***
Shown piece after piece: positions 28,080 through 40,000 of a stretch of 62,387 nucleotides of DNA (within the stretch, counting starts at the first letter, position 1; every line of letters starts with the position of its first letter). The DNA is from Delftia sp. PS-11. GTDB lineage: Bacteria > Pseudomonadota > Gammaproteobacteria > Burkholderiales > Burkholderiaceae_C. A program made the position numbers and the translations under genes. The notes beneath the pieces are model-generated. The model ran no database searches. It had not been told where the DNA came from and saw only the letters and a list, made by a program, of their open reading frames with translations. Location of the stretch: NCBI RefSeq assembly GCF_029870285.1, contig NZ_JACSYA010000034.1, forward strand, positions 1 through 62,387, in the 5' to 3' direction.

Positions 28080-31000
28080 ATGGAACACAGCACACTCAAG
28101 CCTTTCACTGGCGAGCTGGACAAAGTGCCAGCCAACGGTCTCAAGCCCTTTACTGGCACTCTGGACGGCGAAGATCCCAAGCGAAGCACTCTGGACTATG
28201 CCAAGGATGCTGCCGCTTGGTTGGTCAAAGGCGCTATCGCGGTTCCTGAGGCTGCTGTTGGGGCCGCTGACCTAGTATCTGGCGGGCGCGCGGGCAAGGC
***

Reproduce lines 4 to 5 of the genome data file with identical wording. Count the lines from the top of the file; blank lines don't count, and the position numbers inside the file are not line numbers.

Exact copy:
28101 CCTTTCACTGGCGAGCTGGACAAAGTGCCAGCCAACGGTCTCAAGCCCTTTACTGGCACTCTGGACGGCGAAGATCCCAAGCGAAGCACTCTGGACTATG
28201 CCAAGGATGCTGCCGCTTGGTTGGTCAAAGGCGCTATCGCGGTTCCTGAGGCTGCTGTTGGGGCCGCTGACCTAGTATCTGGCGGGCGCGCGGGCAAGGC